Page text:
There's still no cure for AIDS, but scientists are using a mathematical model that might help them design more effective drugs and develop a vaccine for AIDS.
There are 100 billion new particles of the virus produced every day, Discover blogger Ed Yong wrote. At this rate, it's hard to design a vaccine against HIV because the virus mutates so fast. However, some parts of the virus don't mutate as much as other regions. This is the part where scientists want to focus on.
Scientists used mathematical models typically used by Wall Street traders to analyze stocks. MIT researcher Arup Chakraborty spoke to SmartPlanet about how he's using concepts from physics, math and engineering to understand how HIV mutates.
In the interview below, Chakraborty explains how he used random matrix theory to find hidden correlations within a large set of data.
SmartPlanet: How did you use math to crack the mystery behind HIV replication?
AC: First, we have made a step forward. We have not solved the whole problem. Once confronted with a pathogen such as a virus, our immune system develops a memory of this episode.
This immunological memory enables us to mount rapid and vigorous responses upon re-infection by the same pathogen.
SmartPlanet: Okay, why is it so hard to produce a vaccine?
AC: A vaccine aims to prime the immune response to develop memory for the pathogen against which one wishes to protect people.
It's difficult to design a vaccine against HIV because the virus mutates very rapidly. Thus, it can evade the memory immune response that is primed by vaccination.
SmartPlanet: How can you use the immune memory to stop HIV from replicating?
AC: Researchers target individual amino acids in HIV proteins that do not mutate much, so that immune pressure applied at these amino acids would promote the emergence of a mutation there. But this kind of mutation is likely to hurt the virus’ ability to replicate. Unfortunately, a second mutation can arise, that together with the first one, can restore the virus’ fitness.
SmartPlanet: What did your study involve?
We looked for groups of amino acids, not single ones, that co-evolve. For example, we looked at some combination of how mutations within a group influenced virus fitness.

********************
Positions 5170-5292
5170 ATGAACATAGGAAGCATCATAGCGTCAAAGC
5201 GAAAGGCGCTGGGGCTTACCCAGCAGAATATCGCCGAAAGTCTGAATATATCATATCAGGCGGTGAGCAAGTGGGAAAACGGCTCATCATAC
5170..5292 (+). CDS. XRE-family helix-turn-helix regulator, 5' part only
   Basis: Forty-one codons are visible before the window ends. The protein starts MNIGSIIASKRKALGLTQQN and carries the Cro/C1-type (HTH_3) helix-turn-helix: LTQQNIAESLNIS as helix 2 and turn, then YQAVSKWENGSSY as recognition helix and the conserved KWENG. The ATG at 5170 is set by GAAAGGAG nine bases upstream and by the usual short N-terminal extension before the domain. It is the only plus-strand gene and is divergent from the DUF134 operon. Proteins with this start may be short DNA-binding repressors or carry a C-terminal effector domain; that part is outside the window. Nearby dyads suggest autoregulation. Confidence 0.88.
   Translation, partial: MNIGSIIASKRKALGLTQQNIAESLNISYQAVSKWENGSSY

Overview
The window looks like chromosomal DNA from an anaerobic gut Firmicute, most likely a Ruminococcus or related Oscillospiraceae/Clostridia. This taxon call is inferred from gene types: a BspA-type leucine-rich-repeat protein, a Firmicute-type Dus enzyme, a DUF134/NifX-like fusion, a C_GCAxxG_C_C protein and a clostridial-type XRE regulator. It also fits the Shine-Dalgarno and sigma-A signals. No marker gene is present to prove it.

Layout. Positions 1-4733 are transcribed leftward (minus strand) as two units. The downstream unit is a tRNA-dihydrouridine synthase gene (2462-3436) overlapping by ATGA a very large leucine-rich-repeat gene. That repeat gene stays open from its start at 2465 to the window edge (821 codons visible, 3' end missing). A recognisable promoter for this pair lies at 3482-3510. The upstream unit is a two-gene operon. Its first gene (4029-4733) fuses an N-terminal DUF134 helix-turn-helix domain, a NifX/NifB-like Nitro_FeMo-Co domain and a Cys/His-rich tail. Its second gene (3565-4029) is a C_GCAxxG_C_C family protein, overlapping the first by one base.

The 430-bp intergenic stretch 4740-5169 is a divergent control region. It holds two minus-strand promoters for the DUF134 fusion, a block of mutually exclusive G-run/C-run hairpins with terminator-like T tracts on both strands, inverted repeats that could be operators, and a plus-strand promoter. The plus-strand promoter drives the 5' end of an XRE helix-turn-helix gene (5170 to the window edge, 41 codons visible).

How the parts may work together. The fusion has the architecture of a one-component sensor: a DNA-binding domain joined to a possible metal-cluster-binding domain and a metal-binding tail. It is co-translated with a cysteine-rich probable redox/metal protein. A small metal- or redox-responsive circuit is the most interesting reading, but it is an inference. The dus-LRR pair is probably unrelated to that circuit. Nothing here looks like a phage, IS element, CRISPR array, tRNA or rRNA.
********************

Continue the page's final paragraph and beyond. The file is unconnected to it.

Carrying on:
SmartPlanet: How did you use math to analyze HIV sequences?
AC: We used a statistical method to analyze available HIV sequences to search for groups that may be a good target for the T cell arm of a vaccine. Based on mathematical analysis, we understand why the group is vulnerable based on the structure of HIV. We are testing some of our predictions against human clinical data.
For example, people who control HIV without medications, disproportionately target the vulnerable region we have identified. Further work is required to obtain other such regions of vulnerability, including those that could be targeted by another key arm of a potential vaccine.
SmartPlanet: How can you ever stop the HIV virus from replicating if it mutates?
AC: We think the trick is to hit it with immune pressure in such a way that it either makes multiple mutations that hurt its ability to replicate and function or it lives with immune pressure that can control the virus by killing it.
Vaccines containing the vulnerable regions only are expected to train the immune system to attack these regions. We plan on using animal models to prove this idea.
SmartPlanet: How do you see math being more integrated into the study of viruses in the future?
AC: I think that some major breakthroughs in medicine and biology will come by bringing together approaches from the physical, engineering, and life sciences with clinical studies. Indeed, the Ragon Institute of MGH, MIT and Harvard was formed with this premise to make discoveries that can create a vaccine against HIV and other diseases.
SmartPlanet: What exactly is random matrix theory? How complicated is it? What are its limitations?
AC: It is a method originally developed in nuclear physics, which aims to tease out real correlations between events. In our case, [we wanted to know] mutations in HIV from noise and random events. It has been applied in many realms of physics, used to analyze stock market fluctuations and used to determine groups of co-evolving amino acids in an enzyme.
I thought these studies might be useful for the HIV problem. It has numerous limitations, but we are trying to overcome them in future studies.
SmartPlanet: What problem are you trying to fix? Do you spend a lot of time thinking about how to solve complex problems with math?
AC: I have spent the last 11 years bringing approaches from physics and engineering to confront major basic questions in immunology. Two years ago, Bruce Walker, my clinician collaborator on this paper as well as the one in Nature last year got me interested in working on HIV. I became a founding member of The Ragon Institute.
I was very reluctant at first. But Bruce took me with him to visit the HIV hospitals in South Africa. The pain and suffering I witnessed during that visit and subsequent ones made me want to contribute what little I could to help confront this global challenge.
If you want to read about my transformation to work in immunology with the specific goal of bringing mathematical, physics and engineering approaches to the subject, there is a story in The Scientist in 2010, and another in Science News last year that you could read.
hat tip to New Math in HIV Fight [Wall Street Journal]
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